Many women, as well as men, who earned modest reputations with their camera in the 1890s, took up the craft as a hobby…Johnston, however, took up photography as a business; it was no idle amusement for her. “I have not been able to lose sight of the pecuniary side,” she emphasized, “though for the sake of money or anything else I would never publish a photograph which fell below the standard I have set for myself.”
Frances Benjamin Johnston~ http://www.cliohistory.org/exhibits/johnston/
Library of Congress~ http://www.loc.gov/rr/print/coll/fbjchron.html
Stopping off in New York City on his way back [from Europe], he paid a call on Leo Castelli, whose gallery showed Jasper Johns, Robert Rauschenberg, and Frank Stella. No introduction, no calling beforehand—he just walked in with the Paris paintings under his arm. Castelli, all European charm and suavity, said that Ruscha’s work looked interesting, and told him to stay in touch. Ruscha stayed in touch for twelve years, visiting the gallery on his occasional trips to New York, and in 1973 Castelli became his New York dealer. Ruscha never seriously considered moving East. “That was too big a decision, and too big a jump,” he told me. “It just didn’t feel like it was meant to be.” He wanted to live in Los Angeles, and by the time he returned from Europe he knew that the only thing he could possibly be was an artist. “I could see I was just born for the job, born to watch paint dry,” he said.
Where is Rocky II?~ https://www.hollywoodreporter.com/news/documentary-mysterious-ed-ruscha-work-gets-north-american-premiere-at-lacma-962057
Edward Ruscha’s Deadpan Artistry~ http://broadstreetonline.org/2015/01/edward-ruschas-deadpan-artistry/
Lyrical (from Sounds) (1911) by Wassily Kandinsky
Facts within art history aren’t always as solidly verifiable as we would like them to be. Can we say with certainty that Wassily Kandinsky, born on this day, 16 December [4 Dec. Old Style], in 1866, was the first abstract painter?
Read more here: How Kandinsky helped create abstract art | Art | Agenda | Phaidon
Ray-Ray was the nickname given to Bernice Alexandra Kaiser by her family. Beyond that, little is known of her childhood in Sacramento, although Ray’s artistic talent was evidently recognized early on. After high school she left California with her widowed mother for New York City, where she studied with the German Abstract Expressionist Hans Hofmann and exhibited her paintings. After her mother’s death, Ray left New York for further training at the Art Academy in Cranbrook, Michigan, where Charles Eames was one of her teachers and mentors. After divorcing his first wife, Charles married Ray in 1941 in Chicago. The couple left immediately for Southern California, where they opened a design office.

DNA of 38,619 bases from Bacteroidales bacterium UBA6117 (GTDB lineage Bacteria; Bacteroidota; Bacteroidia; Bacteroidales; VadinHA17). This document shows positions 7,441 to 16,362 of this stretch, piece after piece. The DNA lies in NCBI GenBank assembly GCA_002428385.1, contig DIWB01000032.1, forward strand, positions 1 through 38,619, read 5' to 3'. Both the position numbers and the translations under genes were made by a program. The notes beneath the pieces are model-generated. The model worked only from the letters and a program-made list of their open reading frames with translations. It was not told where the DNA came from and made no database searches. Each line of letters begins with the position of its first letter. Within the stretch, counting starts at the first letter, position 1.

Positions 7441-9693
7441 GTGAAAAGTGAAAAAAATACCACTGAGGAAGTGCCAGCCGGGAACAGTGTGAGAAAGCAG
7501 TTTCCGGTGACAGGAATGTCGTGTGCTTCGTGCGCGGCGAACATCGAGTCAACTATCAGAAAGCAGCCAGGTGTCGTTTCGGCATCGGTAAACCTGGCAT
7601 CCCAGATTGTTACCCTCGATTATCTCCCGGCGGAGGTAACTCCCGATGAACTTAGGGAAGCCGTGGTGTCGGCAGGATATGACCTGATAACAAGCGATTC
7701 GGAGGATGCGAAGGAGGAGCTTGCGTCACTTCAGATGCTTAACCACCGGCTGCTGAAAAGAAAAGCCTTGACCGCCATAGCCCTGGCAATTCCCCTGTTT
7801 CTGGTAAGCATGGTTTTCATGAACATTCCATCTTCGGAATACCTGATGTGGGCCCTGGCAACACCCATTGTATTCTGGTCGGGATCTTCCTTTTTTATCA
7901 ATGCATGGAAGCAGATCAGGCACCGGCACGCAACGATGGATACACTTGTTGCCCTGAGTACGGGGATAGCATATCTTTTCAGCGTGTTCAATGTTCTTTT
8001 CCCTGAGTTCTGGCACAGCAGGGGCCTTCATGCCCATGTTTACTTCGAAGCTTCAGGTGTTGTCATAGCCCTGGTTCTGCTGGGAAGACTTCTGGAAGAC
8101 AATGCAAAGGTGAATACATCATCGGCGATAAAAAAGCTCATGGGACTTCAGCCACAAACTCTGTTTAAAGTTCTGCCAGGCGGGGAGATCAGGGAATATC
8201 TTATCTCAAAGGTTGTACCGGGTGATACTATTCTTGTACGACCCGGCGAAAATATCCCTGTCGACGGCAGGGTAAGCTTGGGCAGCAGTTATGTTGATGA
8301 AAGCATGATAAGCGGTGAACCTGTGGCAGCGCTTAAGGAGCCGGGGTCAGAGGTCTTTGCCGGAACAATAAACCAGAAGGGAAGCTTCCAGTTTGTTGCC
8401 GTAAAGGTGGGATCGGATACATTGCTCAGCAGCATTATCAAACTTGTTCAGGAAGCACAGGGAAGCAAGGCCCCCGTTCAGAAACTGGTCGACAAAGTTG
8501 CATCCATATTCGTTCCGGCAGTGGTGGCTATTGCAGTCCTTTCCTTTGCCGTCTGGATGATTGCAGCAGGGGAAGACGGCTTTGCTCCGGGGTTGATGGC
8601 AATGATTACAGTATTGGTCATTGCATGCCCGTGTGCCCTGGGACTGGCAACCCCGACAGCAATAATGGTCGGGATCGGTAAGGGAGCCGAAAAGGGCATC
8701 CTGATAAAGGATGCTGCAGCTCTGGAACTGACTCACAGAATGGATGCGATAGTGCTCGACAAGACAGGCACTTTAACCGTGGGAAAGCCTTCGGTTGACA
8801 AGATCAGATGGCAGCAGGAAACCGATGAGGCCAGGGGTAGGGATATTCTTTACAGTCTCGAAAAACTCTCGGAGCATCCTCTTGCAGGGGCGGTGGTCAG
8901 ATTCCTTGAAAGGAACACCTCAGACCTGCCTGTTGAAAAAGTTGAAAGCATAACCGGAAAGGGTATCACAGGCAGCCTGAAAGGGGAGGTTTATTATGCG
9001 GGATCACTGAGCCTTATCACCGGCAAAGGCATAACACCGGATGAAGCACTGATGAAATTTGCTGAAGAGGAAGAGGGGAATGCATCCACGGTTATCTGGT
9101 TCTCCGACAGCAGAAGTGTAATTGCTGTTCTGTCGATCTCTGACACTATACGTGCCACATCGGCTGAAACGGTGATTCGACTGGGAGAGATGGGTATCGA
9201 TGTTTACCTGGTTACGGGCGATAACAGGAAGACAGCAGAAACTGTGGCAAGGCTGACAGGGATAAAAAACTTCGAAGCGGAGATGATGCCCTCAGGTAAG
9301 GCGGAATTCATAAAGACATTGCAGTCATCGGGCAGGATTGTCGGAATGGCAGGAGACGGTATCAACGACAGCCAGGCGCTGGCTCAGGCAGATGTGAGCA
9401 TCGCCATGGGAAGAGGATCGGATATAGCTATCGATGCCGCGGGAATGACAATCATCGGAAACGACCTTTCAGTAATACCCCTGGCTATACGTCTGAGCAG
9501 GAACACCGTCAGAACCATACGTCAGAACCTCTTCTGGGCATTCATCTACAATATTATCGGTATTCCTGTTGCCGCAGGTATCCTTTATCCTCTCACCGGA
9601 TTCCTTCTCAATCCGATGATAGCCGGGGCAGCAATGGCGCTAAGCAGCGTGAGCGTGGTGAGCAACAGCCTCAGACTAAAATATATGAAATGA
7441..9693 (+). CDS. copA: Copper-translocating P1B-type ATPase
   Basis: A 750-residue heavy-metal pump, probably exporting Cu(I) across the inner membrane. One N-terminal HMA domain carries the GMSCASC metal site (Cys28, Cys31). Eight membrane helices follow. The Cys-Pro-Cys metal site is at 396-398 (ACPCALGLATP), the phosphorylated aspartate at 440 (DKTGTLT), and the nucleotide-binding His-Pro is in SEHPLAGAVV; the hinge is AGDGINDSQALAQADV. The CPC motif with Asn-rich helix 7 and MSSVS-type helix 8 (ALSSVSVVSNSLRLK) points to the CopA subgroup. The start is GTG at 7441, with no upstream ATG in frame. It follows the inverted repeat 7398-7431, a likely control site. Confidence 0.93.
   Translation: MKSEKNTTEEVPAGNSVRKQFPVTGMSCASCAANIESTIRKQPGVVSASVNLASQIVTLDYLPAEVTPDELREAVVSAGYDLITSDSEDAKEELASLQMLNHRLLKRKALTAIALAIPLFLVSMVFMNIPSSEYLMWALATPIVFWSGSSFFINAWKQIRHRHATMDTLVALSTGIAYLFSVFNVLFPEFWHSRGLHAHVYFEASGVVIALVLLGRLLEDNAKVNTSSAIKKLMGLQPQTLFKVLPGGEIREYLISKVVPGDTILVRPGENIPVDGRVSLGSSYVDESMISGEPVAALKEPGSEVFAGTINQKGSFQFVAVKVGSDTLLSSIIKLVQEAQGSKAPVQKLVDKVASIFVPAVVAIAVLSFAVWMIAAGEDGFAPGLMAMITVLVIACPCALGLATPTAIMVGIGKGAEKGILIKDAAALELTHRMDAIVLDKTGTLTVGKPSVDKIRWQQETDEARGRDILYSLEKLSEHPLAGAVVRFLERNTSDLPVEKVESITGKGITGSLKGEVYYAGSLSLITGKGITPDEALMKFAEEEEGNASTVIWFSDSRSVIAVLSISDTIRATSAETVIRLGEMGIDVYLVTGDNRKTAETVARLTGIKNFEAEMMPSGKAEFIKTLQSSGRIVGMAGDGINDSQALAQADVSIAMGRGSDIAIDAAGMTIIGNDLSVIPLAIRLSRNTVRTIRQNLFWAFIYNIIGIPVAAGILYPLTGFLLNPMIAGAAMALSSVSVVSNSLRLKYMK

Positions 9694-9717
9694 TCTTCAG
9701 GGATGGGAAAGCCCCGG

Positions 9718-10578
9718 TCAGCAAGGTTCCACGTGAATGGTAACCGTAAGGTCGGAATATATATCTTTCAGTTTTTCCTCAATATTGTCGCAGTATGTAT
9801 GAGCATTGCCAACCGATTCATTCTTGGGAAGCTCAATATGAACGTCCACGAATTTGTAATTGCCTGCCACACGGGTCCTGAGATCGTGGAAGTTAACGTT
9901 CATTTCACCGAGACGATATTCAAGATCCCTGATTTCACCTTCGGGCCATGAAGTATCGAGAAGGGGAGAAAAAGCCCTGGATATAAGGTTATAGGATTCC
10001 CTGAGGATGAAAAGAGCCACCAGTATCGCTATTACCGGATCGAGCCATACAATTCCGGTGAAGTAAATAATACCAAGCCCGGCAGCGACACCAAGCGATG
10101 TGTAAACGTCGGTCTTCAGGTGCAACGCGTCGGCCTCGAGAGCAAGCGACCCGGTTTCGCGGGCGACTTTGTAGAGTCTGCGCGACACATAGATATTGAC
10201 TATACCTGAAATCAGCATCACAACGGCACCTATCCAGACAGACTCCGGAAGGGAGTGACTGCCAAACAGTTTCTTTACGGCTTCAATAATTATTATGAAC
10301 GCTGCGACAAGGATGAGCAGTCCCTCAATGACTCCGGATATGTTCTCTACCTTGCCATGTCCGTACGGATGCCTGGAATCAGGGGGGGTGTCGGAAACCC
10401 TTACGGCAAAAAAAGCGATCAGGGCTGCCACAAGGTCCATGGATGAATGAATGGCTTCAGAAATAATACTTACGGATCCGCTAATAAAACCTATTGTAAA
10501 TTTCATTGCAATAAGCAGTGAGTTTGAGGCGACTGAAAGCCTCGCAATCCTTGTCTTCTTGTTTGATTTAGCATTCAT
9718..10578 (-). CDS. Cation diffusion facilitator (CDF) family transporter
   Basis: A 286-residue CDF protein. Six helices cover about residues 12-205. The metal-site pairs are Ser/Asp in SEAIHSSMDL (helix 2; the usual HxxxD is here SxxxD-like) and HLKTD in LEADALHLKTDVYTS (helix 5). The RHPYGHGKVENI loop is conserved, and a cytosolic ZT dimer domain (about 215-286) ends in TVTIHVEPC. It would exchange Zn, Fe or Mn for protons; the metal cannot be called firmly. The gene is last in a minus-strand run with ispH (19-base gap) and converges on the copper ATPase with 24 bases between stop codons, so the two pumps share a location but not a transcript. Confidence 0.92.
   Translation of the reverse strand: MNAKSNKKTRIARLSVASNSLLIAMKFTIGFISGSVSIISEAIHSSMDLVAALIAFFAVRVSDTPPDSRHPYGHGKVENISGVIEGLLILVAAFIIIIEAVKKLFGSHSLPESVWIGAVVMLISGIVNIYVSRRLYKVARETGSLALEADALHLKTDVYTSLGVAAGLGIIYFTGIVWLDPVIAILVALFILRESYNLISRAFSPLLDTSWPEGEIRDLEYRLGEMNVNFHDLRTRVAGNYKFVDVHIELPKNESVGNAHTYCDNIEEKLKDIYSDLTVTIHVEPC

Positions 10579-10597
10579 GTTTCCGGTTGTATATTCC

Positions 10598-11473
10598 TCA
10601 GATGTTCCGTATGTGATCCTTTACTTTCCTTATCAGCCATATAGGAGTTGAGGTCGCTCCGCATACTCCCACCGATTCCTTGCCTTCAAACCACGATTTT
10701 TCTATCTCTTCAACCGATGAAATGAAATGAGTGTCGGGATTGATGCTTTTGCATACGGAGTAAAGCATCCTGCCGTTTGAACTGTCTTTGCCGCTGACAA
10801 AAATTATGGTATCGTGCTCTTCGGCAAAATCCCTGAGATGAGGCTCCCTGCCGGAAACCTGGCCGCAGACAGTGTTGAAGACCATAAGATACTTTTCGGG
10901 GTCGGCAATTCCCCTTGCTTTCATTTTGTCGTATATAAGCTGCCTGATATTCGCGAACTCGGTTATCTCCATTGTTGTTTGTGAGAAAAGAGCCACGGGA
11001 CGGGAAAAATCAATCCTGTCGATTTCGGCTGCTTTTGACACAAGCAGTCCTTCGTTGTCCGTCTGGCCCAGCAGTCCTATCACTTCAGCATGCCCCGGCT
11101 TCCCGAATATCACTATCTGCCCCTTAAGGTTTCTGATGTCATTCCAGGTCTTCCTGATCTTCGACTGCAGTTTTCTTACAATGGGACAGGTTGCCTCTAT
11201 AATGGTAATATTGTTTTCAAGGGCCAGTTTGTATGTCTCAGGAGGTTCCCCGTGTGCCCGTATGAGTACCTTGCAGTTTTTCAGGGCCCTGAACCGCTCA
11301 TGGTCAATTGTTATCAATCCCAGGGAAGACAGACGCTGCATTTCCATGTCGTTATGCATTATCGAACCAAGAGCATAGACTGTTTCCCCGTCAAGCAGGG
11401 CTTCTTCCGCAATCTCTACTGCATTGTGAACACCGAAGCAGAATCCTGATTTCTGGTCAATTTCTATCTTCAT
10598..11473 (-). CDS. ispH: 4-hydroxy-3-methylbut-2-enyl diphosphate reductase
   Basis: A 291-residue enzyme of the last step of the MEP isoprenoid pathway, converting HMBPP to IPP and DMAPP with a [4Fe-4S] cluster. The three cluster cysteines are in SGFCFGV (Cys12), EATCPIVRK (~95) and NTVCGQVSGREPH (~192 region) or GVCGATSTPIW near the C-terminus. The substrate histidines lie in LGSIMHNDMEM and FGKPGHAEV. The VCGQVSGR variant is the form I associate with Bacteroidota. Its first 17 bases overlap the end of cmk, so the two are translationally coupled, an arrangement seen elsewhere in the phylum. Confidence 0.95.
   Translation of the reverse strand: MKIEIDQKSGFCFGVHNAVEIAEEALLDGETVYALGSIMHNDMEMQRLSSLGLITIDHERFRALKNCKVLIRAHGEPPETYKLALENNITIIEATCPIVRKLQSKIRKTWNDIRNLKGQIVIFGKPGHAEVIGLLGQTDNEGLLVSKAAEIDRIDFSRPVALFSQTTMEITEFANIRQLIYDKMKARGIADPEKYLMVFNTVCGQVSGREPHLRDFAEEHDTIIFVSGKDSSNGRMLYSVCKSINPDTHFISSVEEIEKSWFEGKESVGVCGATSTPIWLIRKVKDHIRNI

An extraordinary personal and artistic collaboration began with this move, an unusually creative
partnership that resulted in innovative designs for furniture, houses, monuments, exhibitions
Eames Foundation~ http://eamesfoundation.org/
Official site of Ray and Charles Eames~ http://www.eamesoffice.com/eames-office/charles-and-ray/
Jean Francis Auburtin was a 19th Century Symbolist painter, an heir of Impressionism, influenced by Japonisme, and sometimes referred to as “the Symbolist of the Sea”. Born December 2, 1866, Auburtin was apprenticed early to the painter Louis-Theodore Devilly. He then enrolled at the Alsatian School of Paris in 1875 where he met his future wife Marthe Deloy, a sister of one of his classmates. After further education at the Ecole des Beaux-Arts, Auburtin found himself attracted to painting the cliffs and the ever-changing effects of light on the sea and as a result lived in various locations that offered these views. Auburtin mainly painted in gouache and watercolor, depicting the Normandy coastline, the sea, and later in life figures of dancers. At the end of the nineteenth century, Auburtin became interested in Japanese art and began a small collection of prints, some painted by the famous Japanese painter Hokusaï, which influenced his own work in no small measure. Jean Francis Auburtin rose to the rank of Officer of the Legion of Honor. From 1904 onwards he lived in Varengeville; when he died in 1930 he was buried in the cliff-top cemetery of Varengeville-sur-Mer, which is also the final resting place of Georges Braque.